CLEVELAND — Former Cleveland Browns linebacker Clay Matthews was not selected as a modern-era finalist for the Pro Football Hall of Fame Class of 2020.
The Class of 2020 modern-era finalists were announced on an NFL Network special Thursday night and included safeties Steve Atwater and LeRoy Butler, linebackers Sam Mills and Zach Thomas, tackle Tony Boselli, wide receivers Isaac Bruce, Torry Holt and Reggie Wayne, offensive guards Alan Faneca and Steve Hutchinson, running back Edgerrin James, strong safeties John Lynch and Troy Polamalu, defensive tackles Richard Seymour and Bryant Young.
With more than 28,000 people supporting his candidacy, Matthews was the top vote-getter among fans who submitted their classes on the Pro Football Hall of Fame’s official website.
The Pro Football Hall of Fame Selection Committee will convene the day before Super Bowl LIV in Miami, Florida to review the 15 finalists, of which up to five will be chosen for enshrinement into the Pro Football Hall of Fame in Canton, Ohio this summer.
Although the voters did not select Matthews as a finalist, former Browns defensive coordinator/interim coach Gregg Williams, who spent many seasons competing against Matthews during his time as an assistant with the Houston Oilers, believes Cleveland’s defensive stalwart has a resume worthy of enshrinement into the Pro Football Hall of Fame.
“I think they are definitely credible credentials for him,” Williams said during a post-practice press conference while with the Browns during the 2018 season. “That whole family, I am just so respectful to that. Clay was a dominant player that you had to, offensively, take note of at all times.
“His ability to violently -- and I mean violently -- crush the pocket when he rushed the passer, there are some really good examples of some good cut-ups of him, too, of how he was on taking the ball away in the pocket and some of the plays that he did, but then, he could play pass coverage.”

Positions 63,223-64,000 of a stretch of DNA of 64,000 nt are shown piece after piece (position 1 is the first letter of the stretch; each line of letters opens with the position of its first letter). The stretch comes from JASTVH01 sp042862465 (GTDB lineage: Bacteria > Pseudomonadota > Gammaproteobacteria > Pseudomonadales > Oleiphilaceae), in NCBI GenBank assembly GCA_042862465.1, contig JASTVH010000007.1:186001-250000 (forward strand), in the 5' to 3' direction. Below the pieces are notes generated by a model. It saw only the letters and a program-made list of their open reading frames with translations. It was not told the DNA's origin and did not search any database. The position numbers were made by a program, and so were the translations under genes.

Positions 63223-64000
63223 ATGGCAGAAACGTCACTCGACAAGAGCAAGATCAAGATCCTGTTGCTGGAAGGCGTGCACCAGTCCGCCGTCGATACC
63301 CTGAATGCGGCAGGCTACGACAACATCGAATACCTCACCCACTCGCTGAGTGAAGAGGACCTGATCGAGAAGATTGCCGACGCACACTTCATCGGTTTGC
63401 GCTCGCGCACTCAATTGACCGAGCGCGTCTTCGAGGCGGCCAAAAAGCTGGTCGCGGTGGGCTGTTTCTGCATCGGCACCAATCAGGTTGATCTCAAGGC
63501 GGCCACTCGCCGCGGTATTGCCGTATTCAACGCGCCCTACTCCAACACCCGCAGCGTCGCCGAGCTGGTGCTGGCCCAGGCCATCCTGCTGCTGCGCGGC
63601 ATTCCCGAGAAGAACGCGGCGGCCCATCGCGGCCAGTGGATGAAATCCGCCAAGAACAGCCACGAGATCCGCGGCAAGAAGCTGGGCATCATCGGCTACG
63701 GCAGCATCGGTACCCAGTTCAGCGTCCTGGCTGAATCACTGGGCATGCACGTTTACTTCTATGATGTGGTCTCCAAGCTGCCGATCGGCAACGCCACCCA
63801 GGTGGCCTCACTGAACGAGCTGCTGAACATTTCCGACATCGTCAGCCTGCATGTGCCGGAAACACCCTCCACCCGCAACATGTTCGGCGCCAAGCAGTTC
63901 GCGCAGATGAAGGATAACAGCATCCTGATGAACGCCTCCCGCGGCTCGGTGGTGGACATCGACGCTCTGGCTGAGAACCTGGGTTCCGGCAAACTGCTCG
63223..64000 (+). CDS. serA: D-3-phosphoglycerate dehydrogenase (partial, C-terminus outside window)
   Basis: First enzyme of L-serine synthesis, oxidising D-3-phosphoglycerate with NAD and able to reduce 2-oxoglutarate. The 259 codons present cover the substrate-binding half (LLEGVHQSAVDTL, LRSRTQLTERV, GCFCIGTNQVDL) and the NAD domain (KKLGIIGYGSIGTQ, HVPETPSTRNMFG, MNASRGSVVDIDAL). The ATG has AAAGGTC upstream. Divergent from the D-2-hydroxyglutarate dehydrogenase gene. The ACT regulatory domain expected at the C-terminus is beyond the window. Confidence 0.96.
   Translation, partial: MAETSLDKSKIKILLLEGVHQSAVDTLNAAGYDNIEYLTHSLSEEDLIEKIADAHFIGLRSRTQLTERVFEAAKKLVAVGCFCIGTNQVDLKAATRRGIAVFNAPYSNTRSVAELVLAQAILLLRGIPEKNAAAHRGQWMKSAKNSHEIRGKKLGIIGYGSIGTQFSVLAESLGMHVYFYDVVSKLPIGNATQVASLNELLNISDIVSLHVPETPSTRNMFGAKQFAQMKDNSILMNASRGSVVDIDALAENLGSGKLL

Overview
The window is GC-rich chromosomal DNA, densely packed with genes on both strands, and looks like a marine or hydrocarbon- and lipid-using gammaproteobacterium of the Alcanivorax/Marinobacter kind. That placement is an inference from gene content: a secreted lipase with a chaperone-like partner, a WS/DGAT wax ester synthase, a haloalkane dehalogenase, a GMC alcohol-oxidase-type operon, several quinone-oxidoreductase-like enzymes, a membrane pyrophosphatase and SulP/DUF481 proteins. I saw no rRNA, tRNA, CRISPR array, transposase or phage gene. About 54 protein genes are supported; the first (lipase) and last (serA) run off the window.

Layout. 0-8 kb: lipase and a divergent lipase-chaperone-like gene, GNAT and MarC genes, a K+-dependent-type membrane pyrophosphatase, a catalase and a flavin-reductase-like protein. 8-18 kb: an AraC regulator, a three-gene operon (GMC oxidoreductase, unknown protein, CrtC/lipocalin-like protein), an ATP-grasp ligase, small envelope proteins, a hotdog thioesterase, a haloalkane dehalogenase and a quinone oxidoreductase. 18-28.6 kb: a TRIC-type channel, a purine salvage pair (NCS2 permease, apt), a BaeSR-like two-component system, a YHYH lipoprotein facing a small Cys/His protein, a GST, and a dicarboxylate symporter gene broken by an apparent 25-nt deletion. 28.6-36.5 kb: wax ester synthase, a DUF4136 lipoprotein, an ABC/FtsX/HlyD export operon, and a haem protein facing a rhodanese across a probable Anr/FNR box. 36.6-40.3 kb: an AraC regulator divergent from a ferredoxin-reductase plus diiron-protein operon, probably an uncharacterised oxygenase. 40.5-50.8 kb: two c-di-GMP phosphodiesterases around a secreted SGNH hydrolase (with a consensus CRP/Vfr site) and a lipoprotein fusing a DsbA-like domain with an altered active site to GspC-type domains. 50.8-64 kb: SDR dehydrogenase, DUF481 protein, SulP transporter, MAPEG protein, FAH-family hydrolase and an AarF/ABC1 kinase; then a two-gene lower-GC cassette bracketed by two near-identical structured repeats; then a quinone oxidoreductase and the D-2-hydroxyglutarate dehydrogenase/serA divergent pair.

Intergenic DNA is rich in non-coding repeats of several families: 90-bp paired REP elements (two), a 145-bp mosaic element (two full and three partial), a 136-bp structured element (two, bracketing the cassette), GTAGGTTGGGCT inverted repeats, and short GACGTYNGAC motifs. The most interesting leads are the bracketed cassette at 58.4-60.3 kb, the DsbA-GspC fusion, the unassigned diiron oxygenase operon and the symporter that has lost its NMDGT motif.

A first-round pick of the Browns in the 1978 NFL Draft, Matthews spent 16 years in Cleveland, where in 232 games, 216 of which were starts, he registered 76.5 quarterback sacks, 1,430 total tackles, 14 interceptions, 24 forced fumbles and 13 recoveries.
A four-time Pro Bowler in Cleveland, Matthews ranks first in Browns history with 76.5 sacks, games played and most consecutive seasons, as well as second in total years of service to the organization.
Despite playing a physical position where making violent plays was not just a goal, but often, a standard set by Matthews, the veteran defender proved remarkably durable over his 19-year career.
RELATED | Jimmy Haslam: Cleveland Browns ‘focusing on people with NFL experience’ in coaching search
Matthews played in 278 games, making the start in 248 contests, and was on the field for 12 or more games in all but one of his nearly 20-year NFL career, something that gained the admiration and respect of not only teammates, but coaches, too.
“Clay Matthews possessed a unique combination of being a great player with a competitive nature and no ego whatsoever,” Alabama coach Nick Saban said, according to a graphic tweeted by Matthews’ daughter, Jennifer, when the Browns inducted Matthews into the Ring of Honor at FirstEnergy Stadium last September.
“He was an absolute pleasure to coach! His leadership -- which was exemplified in his hard work, discipline, preparation and performance -- was all a coach could ever hope for in a player.”